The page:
Move Negotiations Forward by Unmasking the Underlying Interests

Charlotte Ashlock Posted by Charlotte Ashlock, Executive Editor, Berrett-Koehler Publishers Inc.

Charlotte Ashlock is a crazy idealist trying to make the world a better place! 

Move Negotiations Forward by Unmasking the Underlying Interests

From Negotiating the Impossible | By Deepak Malhotra

What seems like one contentious issue is sometimes composed of multiple hidden interests that are reconcilable. In such situations, you may be able to overcome stalemate by unmasking the underlying interests. For example, consider an employee who is haggling over an increase in salary with an employer who is clearly unwilling to agree to the raise. The reason may be that the employer does not think the employee deserves such a large increase in pay.

If so, one option would be for the two of them to “meet in the middle” and find an amount they can both live with. If they can’t find such a number, they may have to go their separate ways. But what if the employer thinks the employee’s demand is fair, and the only reason she is saying no to the initial ask is that her budget is limited for this year? In that case, instead of meeting in the middle, it may be wise to split the issue into “salary this year” and “salary next year.” This way, the employer can delay a hit to the budget, and the employee gets a much higher salary starting the following year.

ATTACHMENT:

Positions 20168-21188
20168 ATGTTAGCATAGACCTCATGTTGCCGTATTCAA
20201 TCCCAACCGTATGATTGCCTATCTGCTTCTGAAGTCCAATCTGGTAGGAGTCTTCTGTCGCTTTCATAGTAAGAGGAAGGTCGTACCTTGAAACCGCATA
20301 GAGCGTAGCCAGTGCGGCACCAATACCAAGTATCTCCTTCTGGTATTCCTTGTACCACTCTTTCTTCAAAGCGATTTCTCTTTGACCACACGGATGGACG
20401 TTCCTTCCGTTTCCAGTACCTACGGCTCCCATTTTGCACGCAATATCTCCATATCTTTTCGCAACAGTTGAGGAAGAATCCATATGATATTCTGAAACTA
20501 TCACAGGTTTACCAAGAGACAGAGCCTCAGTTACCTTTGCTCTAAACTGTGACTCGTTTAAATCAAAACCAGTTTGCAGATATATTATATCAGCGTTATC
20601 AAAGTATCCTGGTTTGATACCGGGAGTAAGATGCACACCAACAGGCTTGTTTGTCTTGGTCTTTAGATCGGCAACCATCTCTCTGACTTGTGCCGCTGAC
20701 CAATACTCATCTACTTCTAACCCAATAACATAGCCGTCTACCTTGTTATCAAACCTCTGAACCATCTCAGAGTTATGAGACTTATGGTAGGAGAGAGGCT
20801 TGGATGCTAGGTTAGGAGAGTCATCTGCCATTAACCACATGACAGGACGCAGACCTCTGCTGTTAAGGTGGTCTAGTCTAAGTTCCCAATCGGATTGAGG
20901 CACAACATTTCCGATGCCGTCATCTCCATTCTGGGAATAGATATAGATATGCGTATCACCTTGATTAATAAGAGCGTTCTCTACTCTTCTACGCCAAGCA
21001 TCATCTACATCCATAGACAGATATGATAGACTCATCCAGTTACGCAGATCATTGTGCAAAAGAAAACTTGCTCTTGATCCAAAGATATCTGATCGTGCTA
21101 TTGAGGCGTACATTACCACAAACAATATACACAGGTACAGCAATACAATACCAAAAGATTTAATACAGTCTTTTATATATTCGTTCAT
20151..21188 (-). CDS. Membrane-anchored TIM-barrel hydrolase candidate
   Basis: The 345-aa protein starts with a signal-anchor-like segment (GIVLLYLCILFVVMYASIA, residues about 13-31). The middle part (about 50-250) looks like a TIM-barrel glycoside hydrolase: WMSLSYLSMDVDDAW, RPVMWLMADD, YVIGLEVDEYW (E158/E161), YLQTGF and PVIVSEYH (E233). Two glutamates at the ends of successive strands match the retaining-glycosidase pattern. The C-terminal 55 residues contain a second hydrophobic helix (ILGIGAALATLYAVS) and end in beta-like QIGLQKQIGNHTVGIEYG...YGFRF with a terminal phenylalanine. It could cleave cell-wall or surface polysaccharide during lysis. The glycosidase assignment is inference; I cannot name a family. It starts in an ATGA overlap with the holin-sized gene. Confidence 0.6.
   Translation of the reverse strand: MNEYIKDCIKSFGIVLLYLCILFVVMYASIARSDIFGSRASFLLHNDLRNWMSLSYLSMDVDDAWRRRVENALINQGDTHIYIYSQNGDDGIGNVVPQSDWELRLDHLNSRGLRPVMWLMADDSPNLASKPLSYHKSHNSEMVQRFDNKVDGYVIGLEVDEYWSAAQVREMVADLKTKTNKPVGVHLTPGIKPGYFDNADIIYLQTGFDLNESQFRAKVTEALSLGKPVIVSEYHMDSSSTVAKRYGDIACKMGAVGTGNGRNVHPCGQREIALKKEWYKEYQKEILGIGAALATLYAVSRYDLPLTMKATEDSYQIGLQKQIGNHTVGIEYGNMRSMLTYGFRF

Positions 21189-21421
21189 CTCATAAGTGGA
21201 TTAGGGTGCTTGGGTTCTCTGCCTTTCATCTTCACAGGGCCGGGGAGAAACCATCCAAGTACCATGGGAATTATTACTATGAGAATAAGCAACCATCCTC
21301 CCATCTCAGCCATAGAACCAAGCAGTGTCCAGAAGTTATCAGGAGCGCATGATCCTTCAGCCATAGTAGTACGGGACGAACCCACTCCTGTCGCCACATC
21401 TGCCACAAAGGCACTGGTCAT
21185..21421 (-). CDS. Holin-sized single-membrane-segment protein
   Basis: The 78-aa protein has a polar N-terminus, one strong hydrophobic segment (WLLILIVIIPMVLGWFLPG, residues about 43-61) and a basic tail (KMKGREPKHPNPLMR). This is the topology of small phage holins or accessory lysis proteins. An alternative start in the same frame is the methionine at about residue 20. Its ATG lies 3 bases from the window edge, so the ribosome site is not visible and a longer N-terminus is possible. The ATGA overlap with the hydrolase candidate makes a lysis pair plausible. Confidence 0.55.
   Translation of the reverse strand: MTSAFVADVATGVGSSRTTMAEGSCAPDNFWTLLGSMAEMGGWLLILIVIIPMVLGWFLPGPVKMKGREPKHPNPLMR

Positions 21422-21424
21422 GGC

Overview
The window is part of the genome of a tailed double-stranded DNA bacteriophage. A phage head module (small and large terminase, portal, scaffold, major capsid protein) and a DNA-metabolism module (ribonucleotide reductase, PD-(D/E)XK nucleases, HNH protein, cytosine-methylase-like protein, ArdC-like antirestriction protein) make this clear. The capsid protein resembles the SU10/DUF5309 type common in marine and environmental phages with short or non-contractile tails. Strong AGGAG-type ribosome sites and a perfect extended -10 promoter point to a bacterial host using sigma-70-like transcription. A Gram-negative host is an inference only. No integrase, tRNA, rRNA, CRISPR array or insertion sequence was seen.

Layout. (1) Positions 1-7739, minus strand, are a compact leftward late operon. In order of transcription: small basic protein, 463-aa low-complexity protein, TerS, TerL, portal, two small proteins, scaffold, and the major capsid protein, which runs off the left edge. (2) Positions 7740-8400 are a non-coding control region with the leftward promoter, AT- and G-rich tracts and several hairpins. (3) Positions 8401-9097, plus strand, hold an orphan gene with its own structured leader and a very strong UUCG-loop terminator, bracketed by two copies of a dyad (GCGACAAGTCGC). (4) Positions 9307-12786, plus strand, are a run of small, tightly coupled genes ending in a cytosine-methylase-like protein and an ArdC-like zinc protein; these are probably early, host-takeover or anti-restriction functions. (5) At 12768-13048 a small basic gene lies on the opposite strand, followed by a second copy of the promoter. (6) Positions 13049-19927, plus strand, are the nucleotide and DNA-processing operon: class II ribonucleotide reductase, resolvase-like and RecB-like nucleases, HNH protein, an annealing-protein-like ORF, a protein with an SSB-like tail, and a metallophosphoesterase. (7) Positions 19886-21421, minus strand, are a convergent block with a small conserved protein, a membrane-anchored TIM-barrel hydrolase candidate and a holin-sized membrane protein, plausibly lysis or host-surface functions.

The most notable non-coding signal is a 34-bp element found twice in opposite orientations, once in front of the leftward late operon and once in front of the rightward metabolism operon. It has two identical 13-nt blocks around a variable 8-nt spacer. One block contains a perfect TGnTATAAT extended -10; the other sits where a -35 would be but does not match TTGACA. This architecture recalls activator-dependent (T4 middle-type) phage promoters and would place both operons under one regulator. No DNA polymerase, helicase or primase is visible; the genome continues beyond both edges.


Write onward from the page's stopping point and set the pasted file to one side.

In other words, it may be possible for both sides to meet their underlying interests (getting a higher raise, staying within budget), but this will only happen if they stop arguing about “what they want,” and start discussing their motivations for “why they want it.” This is referred to as shifting from positions (what people want) to interests (why they want it). Even when you have opposing positions on an issue, you might have compatible interests. The sooner you shift from arguing over positions to exploring underlying interests, the more quickly you will ascertain whether the needs of both sides can be reconciled.

Incompatible positions might be hiding reconcilable underlying interests. Understanding why the other side wants something can lead to better outcomes than continuing to argue over competing demands or trying to meet in the middle.

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